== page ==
Culture / Ethnic Conflict / Human Rights / Nation Identity

China’s ethnic minorities: the fine line between assimilation and exclusion

Upon coming to power in 1949, the Chinese Communist government proclaimed that its stance toward ethnic minorities – who comprise approximately nine percent of China’s population – differed from that of previous regimes and that it would help preserve the linguistic and cultural heritage of the fifty-five official “minority nationalities.” However, minority culture suffered widespread destruction in the early decades of the People’s Republic of China, and minority areas still lag far behind Han (majority) areas economically. Since the mid-1990s, both domestic and foreign developments have refocused government attention on the inhabitants of China’s minority regions, their relationship to the Chinese state, and their foreign ties, but in reality, how much has changed?

China has made several efforts towards protecting the cultures and identities of its minority groups. Many minorities reside primarily in autonomous areas set up for them by the Chinese government. The groups are usually allowed to practice their religion, marriage customs and other aspects of their culture as they please and have some degree of control over their own affairs as long as they respect Beijing’s ultimate authority. Ethnicity has even been incorporated into views about Chinese nationalism. Pioneering, early 20th century, Chinese leader Sun Yat-sen described China’s main ethnic groups—the Han, Manchu, Hui, Mongolian and Tibetans—as the “five fingers” of China. With one of these five fingers missing the Chinese feel their nation is not whole—a view aggressively promoted today by the Communist Party.

The great importance of these autonomous regions to China as a whole, is the reason why they have not been granted full independence. Although small in number, the peoples of the various minority ethnic groups inhabit 64% of the country covering 5 autonomous regions, 30 autonomous prefectures and 120 autonomous counties as well as 1,256 ethnic townships. It certainly is obvious that China would not be the same without some of these regions, especially because as a whole, they are vastly rich in important natural resources, such as timber, water and petroleum. The five great natural grazing grounds of China’s are located in minority areas. Minority area’s wood totals 46.57% of the national total and water resources make up 65.93% of the country’s energies. Besides, there are abundant metal and mineral resources in these areas. Despite this abundance of natural resources there are extremely unbalanced levels of economic development, which further aggravates the divide between Han Chinese and China’s ethnic minorities.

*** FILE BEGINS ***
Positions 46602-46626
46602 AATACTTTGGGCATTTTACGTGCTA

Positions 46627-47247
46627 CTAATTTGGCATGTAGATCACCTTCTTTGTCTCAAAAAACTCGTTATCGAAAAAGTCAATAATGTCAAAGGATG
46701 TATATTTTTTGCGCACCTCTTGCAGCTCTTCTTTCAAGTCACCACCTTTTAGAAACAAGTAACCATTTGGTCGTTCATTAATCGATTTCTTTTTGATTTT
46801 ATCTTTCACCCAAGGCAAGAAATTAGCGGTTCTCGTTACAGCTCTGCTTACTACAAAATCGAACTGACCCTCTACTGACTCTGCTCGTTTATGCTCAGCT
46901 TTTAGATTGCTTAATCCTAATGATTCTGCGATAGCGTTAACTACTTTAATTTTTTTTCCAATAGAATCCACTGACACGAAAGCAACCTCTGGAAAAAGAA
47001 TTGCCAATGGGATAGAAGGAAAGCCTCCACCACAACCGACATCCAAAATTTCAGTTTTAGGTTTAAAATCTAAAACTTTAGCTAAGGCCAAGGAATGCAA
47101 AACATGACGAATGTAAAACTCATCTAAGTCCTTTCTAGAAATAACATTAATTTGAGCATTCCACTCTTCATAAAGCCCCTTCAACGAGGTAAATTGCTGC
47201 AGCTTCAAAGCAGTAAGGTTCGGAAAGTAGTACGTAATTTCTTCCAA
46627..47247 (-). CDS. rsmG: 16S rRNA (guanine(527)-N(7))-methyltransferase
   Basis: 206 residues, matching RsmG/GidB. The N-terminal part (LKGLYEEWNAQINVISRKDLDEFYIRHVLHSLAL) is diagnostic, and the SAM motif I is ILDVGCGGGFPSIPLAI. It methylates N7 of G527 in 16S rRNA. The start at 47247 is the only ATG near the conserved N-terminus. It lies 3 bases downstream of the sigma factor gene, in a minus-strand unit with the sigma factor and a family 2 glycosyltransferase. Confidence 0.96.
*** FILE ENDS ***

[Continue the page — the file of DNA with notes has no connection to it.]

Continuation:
Although the country’s policy toward minorities involves official recognition, limited autonomy and unofficial efforts at control, China’s rapid economic transformation has not improved the lives of ethnic minorities overall. Instead, there continue to be sharp inequalities in basic social services, such as education and health, while income and unemployment comparisons show that persons belonging to ethnic groups fall behind national averages and those for Han Chinese. The costs of inequitable development are high for those living in rural areas, and political exclusion from the process means that solutions are not necessarily made in the best interest of local ethnic minorities. Han Chinese settlers now dominate the urban public sphere in autonomous regions, making it difficult for minorities to maintain distinct cultural identities. Decreased use of local languages in the public sphere, as well as the imposition of Mandarin, means that ethnic minority children have limited access to their native language or cultural education. Political leaders of many minority regions are usually Han Chinese that cannot speak the language of their ruling area, and therefore minorities are excluded from the political sphere as well as many other domains of the public sector.

Despite several efforts to assimilate ethnic minorities in China, there is a fine line between assimilation and exclusion, something which the Chinese government has not quite figured out. The preservation of different cultures whilst simultaneously incorporating ethnic minorities into the dominant culture (Han) has not been completely successful, as assimilation is not simply a one-way street. The immersion of Han culture in regions of minorities has been warmly welcomed and even encouraged by the government, yet the reverse has not occurred. Ethnic minorities in China still remain ostracised, and until true assimilation occurs, China will always be recognised as having an ethnic minority problem, rather than being a multicultural society.


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